KI introduces visualization table in anatomy teaching
Every academic year, around 1,600 students are educated in anatomy at Karolinska Institutet. These students are now able to access a visualization table on which they can turn, rotate and make incisions into digital patients. This new tool is not a replacement for donated bodies, but is a valuable complement to them.
Karolinska Institutet has invested in an interactive visualization table in order to further develop its teaching of anatomy. The table provides students with the opportunity to conduct virtual examinations of three-dimensional patients. The visualization table is becoming an important complement to anatomy teaching using donated bodies in the medicine and dentistry programmes. The table will also be used in other study programmes that include courses in anatomy. Anatomy teaching in these courses has previously been based mainly on pictures and plastic models, which means that the visualization table marks a significant educational improvement.
"The visualization table is an important investment in the modernisation and improvement of the quality of our teaching", says Sandra Ceccatelli, Head of the Department of Neuroscience, which is responsible for anatomy education at KI. "This instrument unlocks unique opportunities to convey fundamental knowledge of the body, involving an entirely new way to teach our students anatomy. We also believe that the visualization table may become a very exciting research tool in the future."
The visualization table, produced by Sectra, is a Swedish innovation that has garnered much international attention. It can be described, most simply, as a very large touch-screen – 55 inches – that allows the user to study three-dimensional images of scanned human bodies interactively. Using simple finger movement, the user can rotate the body, make incisions, zoom in and out, peel back layers, etc. The source images come from magnetic resonance imaging and computed tomography of real human bodies.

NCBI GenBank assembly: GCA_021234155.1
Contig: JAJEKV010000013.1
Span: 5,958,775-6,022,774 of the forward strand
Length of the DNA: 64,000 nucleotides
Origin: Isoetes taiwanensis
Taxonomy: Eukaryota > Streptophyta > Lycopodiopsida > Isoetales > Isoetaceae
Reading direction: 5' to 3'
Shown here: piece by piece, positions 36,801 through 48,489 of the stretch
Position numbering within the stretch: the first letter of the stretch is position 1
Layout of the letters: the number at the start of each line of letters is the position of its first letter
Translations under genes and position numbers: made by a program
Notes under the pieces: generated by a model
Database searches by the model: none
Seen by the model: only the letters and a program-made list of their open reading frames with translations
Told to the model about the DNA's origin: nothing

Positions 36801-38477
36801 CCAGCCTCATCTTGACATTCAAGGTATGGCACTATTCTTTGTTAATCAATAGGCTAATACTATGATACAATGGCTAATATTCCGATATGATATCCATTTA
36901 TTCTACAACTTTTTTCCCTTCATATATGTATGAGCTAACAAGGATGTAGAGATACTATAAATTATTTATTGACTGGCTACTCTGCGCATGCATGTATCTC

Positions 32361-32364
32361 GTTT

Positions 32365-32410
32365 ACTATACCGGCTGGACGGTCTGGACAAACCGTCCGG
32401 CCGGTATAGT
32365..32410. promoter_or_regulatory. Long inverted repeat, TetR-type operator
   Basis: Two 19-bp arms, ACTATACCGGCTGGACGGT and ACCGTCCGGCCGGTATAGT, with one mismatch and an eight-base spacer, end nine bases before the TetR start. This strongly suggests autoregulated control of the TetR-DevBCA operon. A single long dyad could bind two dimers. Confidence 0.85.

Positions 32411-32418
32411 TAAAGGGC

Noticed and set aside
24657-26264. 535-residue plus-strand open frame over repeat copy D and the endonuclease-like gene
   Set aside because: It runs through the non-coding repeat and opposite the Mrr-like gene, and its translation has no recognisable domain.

"The visualization table can be likened to a huge tablet computer and is controlled using similar gestures, which makes it very intuitive and easy to use", says Professor Björn Meister, Departmental Educational Coordinator for Anatomy and Histology. "Studying a real body is the best way to learn anatomy. Previously, only medical and dental students have had this opportunity, but now all students studying anatomy are afforded this opportunity."
The visualization table is intended to be used as part of all KI's study programmes that include courses in anatomy: medicine, dentistry, biomedicine, physiotherapy, psychology, dental hygiene, optometry, speech therapy, and midwifery. This involves a total of around 1,600 students per year. The table has already begun to be used on a small-scale and the plan is for it to be integrated into teaching at the start of the autumn semester.
Björn Meister believes the table has many educational benefits. "The interactivity is obviously an important component, as is the fact that it uses 3D images. It is hard to gain a three-dimensional understanding of some parts of the human body just from looking at two-dimensional images.
The ability to show and hide different layers, for example removing the muscles and nerves, is obviously very useful", says Björn Meister. "Another important aspect is the ability to study many bodies instead of just one. All bodies are different, and this allows is to demonstrate this diversity to our students.
Another advantage compared to real bodies is the ability to repeat examinations. The digital patient material is not consumed, and can be re-used any number of times."
In the long-term, Meister can also see interesting opportunities to use the table in research at KI.
"One idea which has already come up is to use the table to study microscopic materials", he says. "Exciting microscopy techniques that provide three-dimensional data have been developed and the table would be a very good way of visualising these."
Sectra's education portal allows KI to access materials from other higher education institutions with visualization tables around the world. Björn Meister hopes that KI and Karolinska University Hospital will also be able to contribute to this database in the future with their own patient cases.
Text: Anders Nilsson
Photo: Stefan Zimmerman